PostgreSQL Logo PostgreSQL is a powerful, open source object-relational database system with over 30 years of active development that has earned it a strong reputation for reliability, feature robustness, and performance. When installing Bacula on FreeBSD it is also the default database for the catalog.

In my previous posts on Bacula, the PostgreSQL database has resided on the same server as the Bacula Director and there has been no need to secure the Login Credentials for PostgreSQL as these never traversed the network. I have recently moved the PostgreSQL server of the Bacula Director machine and now it is advisable that these credentials are secured.

Today I will enable SSL on both PostgreSQL and Bacula. The following instructions are for a Bacula server that is already in place. If you need to set up from scratch this post will help you most of the way, however, I highly recommend viewing Staf Wagemakers post on the subject as it goes into much more detail.

NOTE: I am running Bacula and PostgreSQL on OmniOS, however the following information should be suitable for all systems with minor variations.

Create Certs on CA

The connection relies on SSL server and client certificates. I create these on the Certificate Authority I documented in an earlier post.

Issue server certificate

First step is create the certificate signing request and forwad this to the Certificate Authority:

# openssl genrsa -out 2048
# openssl req -new -key -out
# scp

On the Certificate Authority I issue the Certificate:

# openssl ca -config root-ca.cnf -in csr/ -out certs/ -extensions server_ext

Back on the PostgreSQL server I import the server and root authority ceritficate, into the /var/opt/ooce/pgsql/pgsql-12 directory:

# scp .
# scp .

Issue client certificate

On the Bacula server I create the .postgres directory in the Bacula Home Directory and repeat the above steps to create a certificate signing request:

# cd /var/opt/ooce/bacula
# mkdir .postgres
# cd .postgres
# openssl genrsa -out 2048
# openssl req -new -key client.key -out
# scp

On the Certificate Authority, I issue the client cerificate:

# openssl ca -config root-ca.cnf -in csr/  -out certs/ -extensions client_ext

Back on the Bacula server I import the client and root authority ceritficate, into the /var/opt/ooce/bacula/.postgres directory:

# scp .
# scp .

Once the approriate permissions have been set on the certificates and keys, this is all that is needed to meet the certificate requirements.

Enabling SSL for PostgreSQL

First I edit /var/opt/ooce/pgsql/pgsql-12/postgresql.conf to require an SSL connection when connecting to PostgreSQL. The lines that I am interested in are as below:

listen_addresses = ''               # what IP address(es) to listen on;
ssl = on
ssl_ca_file = 'root-ca.crt'
ssl_cert_file = ''
ssl_crl_file = ''
ssl_key_file = ''
ssl_ciphers = 'HIGH:MEDIUM:!3DES:!aNULL' # allowed SSL ciphers 

Secondly I edit /var/opt/ooce/pgsql/pgsql-12/pg_hba.conf, to allow connections to the Bacula database from the Bacula host. The following can be appended to the file:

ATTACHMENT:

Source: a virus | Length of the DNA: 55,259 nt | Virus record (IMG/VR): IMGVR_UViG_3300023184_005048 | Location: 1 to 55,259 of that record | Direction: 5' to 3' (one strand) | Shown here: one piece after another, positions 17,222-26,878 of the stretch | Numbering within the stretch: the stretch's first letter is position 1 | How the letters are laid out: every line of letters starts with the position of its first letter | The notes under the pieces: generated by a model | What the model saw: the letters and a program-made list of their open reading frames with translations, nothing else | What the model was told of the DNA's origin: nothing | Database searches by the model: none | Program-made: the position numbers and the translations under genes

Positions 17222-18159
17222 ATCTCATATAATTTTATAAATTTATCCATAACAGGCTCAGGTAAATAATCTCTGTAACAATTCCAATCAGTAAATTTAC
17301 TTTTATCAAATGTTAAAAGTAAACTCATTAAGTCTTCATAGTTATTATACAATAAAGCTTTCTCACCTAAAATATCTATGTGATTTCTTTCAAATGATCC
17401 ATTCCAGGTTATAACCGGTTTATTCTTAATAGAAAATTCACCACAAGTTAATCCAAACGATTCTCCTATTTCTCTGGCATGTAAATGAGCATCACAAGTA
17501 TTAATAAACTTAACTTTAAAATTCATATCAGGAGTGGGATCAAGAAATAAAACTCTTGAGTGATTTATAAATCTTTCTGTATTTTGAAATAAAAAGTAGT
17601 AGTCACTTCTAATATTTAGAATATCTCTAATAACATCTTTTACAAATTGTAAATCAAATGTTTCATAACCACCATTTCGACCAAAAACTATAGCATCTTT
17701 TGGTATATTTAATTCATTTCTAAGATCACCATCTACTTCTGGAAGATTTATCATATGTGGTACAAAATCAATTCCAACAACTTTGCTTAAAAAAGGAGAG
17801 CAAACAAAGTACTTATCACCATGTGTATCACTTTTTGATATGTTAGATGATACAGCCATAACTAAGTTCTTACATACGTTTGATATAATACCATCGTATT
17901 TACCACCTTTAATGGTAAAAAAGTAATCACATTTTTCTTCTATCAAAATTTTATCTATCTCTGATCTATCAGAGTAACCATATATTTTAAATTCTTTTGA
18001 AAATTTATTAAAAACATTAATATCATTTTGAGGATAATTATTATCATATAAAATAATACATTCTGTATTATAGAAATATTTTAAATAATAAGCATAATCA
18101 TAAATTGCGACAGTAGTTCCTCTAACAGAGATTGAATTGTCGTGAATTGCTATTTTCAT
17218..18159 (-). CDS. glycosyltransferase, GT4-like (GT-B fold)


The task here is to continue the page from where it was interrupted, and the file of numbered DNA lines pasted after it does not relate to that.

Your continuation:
# TYPE  DATABASE        USER            ADDRESS                 METHOD
hostssl bacula          bacula      md5 clientcert=1

With both these files edited, PostgreSQL needs to be restarted to apply the changes:

# svcadm disable postgresql12
# svcadm enable postgresql12

Testing the SSL Connection to PostgreSQL

I can make a quick test to verify that PostgreSQL is only accepting SSL connections and confirm that we have made the correct changes. The following command from the Bacula host will test our SSL certificates and configuration:

# psql "sslmode=verify-full dbname=bacula sslcert=`pwd`/ sslkey=`pwd`/ sslrootcert=`pwd`/root-ca.crt"
Password for user bacula: 
psql (12.2)
SSL connection (protocol: TLSv1.3, cipher: TLS_AES_256_GCM_SHA384, bits: 256, compression: off)
Type "help" for help.



PostgreSQL Enviroment File

To make things more simple we can create a file that stores all the neccessary PostgreSQL/SSL enviromnment variables, which later, Bacula will make use of:

# cat /var/opt/ooce/bacula/psql.env

export PGHOST
export PGUSER

Test Connection with PostgreSQL Environment File

Before I test with Bacula, it is a good idea that the PostgreSQL Environment File works. First, I source the file:

#. /var/opt/ooce/bacula/psql.env

Then test the connection:

# psql bacula
Password for user bacula: 
psql (12.2)
SSL connection (protocol: TLSv1.3, cipher: TLS_AES_256_GCM_SHA384, bits: 256, compression: off)
Type "help" for help.



Enabling Bacula to Connect via SSL to PostgreSQL

To allow Bacula to source thes PostgreSQL Environment File, we make the /opt/ooce/bacula/share/bacula-ctl-dir source the environment file when Bacula starts. Early on in the bacula-ctl-dir file we want to add the following line.

. /var/opt/ooce/bacula/psql.env

This allows Bacula to run with all the PostgreSQL/SSL environment variables set.

Restart and Test with bconsole

We have made all the changes we need to now, so it is a simple matter or restarting Bacula and making a connection with the bconsole program.

# svcadm disable bacula-dir
# svcadm enable bacula-dir
# bconsole
Connecting to Director
1000 OK: 103 Version: 9.6.3 (09 March 2020)
Enter a period to cancel a command.

bconsole should connect normally as above. If there are problems, bconsole will inform you that you have messages, and print the error message that it has for when the connection has failed.

Wrapping Up

I hope this has been of some help to you. If you need further detail, please look at Staf Wagemakers post on the subject as it goes in to much greater detail.